Watch some of our PhD students make 'elevator pitches' as they explain their theses in short video presentations
Find out more about the PhD students who feature in the elevator pitch videos:
I am studying part-time for a PhD in Archaeology at the University of Manchester and my thesis is entitled 'Representations of the Natural and Cultural World in Mid-Late Neolithic Ceramics'.
Although interested in all periods of history and prehistory, it is the Neolithic period I am most drawn to.
I completed an MPhil at the University of Birmingham, 'Grooved Ware Pottery In the Upper Thames Valley: Context and Design', in 2011 which left me with so many questions I wanted to answer that the most natural step was therefore a PhD, hence my thesis subject.
I also work part-time in the heritage sector as a Historic Environment Records Officer for a local unitary authority and am also an active member of a local Archaeological Group and have been involved in several excavations spanning the Bronze Age, Early Medieval, Medieval and Post Medieval periods.
I am currently reading for a PhD in Economic and Social History at the University of Manchester. Previously, I studied History (BA) and Historical Sciences (MA) at the University of Milan, where I met Professor Lucia Travaini and her passion for Medieval Numismatics, which is also mine now. I collaborated on several projects involving the University of Milan and other institutions, such as the Coin and Medal Department of The British Museum, for which I am volunteering. Finally, I am an alumnus of the School of Archival Science, Palaeography and Diplomatics of the State Archives of Milan.
• View Stefano Locatelli's LinkedIn profile
• View Stefano Locatelli's PhD student profile
I am a final-year PhD student in Portuguese Studies at the University of Manchester. My PhD thesis, provisionally entitled 'Out of the Iron House: Deconstructing Gender and Sexuality in Mozambican National Literature', examines the work of six Mozambican authors credited with laying the foundations of the country's postindependence literature.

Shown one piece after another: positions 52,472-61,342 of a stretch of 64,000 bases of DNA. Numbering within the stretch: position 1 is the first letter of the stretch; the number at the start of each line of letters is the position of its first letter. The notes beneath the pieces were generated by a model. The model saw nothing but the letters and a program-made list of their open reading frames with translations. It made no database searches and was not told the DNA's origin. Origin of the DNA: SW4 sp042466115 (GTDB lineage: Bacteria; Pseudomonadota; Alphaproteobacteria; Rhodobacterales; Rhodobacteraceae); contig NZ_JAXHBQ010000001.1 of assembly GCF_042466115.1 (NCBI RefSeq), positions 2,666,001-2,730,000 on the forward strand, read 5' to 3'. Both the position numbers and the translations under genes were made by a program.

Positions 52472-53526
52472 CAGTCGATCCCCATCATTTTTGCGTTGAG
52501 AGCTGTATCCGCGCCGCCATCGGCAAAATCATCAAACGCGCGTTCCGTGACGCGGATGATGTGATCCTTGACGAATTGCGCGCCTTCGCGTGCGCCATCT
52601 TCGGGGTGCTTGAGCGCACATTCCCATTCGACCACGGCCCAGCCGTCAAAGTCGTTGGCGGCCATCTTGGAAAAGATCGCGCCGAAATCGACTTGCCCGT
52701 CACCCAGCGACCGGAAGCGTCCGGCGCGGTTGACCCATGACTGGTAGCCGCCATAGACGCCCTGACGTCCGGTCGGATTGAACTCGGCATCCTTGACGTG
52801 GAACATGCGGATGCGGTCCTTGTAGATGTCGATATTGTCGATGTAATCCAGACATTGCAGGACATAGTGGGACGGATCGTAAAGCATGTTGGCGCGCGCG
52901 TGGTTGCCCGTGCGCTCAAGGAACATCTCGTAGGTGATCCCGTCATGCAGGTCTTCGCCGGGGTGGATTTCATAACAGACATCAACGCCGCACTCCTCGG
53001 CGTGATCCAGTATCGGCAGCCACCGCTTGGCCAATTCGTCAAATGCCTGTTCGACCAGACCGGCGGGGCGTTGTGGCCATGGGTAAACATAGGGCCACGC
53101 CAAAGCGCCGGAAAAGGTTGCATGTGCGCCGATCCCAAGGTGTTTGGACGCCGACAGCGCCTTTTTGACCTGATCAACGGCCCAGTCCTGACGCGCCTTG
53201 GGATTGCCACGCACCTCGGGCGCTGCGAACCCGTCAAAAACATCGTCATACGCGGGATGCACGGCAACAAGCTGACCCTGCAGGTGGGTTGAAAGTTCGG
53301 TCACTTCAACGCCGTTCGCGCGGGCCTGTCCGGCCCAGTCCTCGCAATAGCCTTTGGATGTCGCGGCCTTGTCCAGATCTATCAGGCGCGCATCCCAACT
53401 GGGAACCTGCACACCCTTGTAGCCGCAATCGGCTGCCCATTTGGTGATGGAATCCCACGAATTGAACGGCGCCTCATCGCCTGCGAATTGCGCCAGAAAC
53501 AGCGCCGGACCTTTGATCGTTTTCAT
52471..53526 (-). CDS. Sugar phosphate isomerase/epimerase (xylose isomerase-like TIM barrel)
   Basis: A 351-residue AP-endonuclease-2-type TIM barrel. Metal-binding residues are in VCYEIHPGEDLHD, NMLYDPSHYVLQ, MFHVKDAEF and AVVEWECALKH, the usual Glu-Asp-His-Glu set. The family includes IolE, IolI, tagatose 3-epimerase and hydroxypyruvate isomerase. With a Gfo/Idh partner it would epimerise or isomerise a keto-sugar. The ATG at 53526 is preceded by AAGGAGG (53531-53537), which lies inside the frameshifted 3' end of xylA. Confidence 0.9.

While my current focus is principally on Mozambique, my research interests extend across the Lusophone world. Following the completion of the PhD, I hope to develop a project exploring the role of science and medicine in the organisation of race, gender, and sexuality in colonial and postindependence Lourenço Marques/Maputo.
• View Eleanor K Jones' LinkedIn profile
• View Eleanor K Jones' Academia.edu profile
I completed my BA and MA in History and Early Modern History at the University of Sheffield before moving to the University of Manchester in 2013 to begin my AHRC funded PhD project under the supervision of Dr Sasha Handley and Dr Jenny Spinks. My project, provisionally entitled 'Savagery and Civilisation: English Representations of America in English Print Culture, 1492-1607', examines the ways in which English writers and explorers collected, collated, and disseminated information and descriptions of the newly discovered lands of America, analysing how this information and knowledge was then applied to the English colonial enterprise.
My research tests the relevance of Christian faith in the Indian Public Sphere. The term ‘public’ has been problematic, for there has been lots of ambiguity and fluidity to the term and therefore ‘which public’ and ‘whose public’ came to the fore in my discussion. If you are interested in my work please feel free to get in touch with me or if you are working on similar projects I look forward to mutual and collaborative learning from you.
I am a final-year PhD student in Latin American Cultural Studies at The University of Manchester. My research focuses on how Latin American writers have represented China and Chinese in their texts, shedding light on their imaginaries on China and the ‘Orient,’ thus engaging with discussions which explore the influence and role of China in Latin America. I studied History as an undergraduate at the Pontificia Universidad Católica de Chile, and completed an MA in Chinese Studies at the School of Oriental and African Studies (SOAS), University of London. My research interests include Chinese-Latin American cultural, economic and political relations, poststructuralist and postcolonial theories, and cosmopolitanism. I am also interested in geographical, political and temporal echoes, and reformulations of ideas, beliefs and imaginaries in transnational contexts.
Get to know our postgraduate research community
School of Arts, Languages and Cultures PhD researcher Johnannes Lotz discusses his fascination with China, its language and culture, and how it has guided his research.
Final year PhD researcher Edmund Chow was a 2015 finalist in the University's 3 minute thesis competition. In his short film he goes through his presentation on the day.
Robots and Religion is a short film about Scott Midson, a PhD researcher studying Religions and Theology. Scott tells us about the journey his research has taken him on.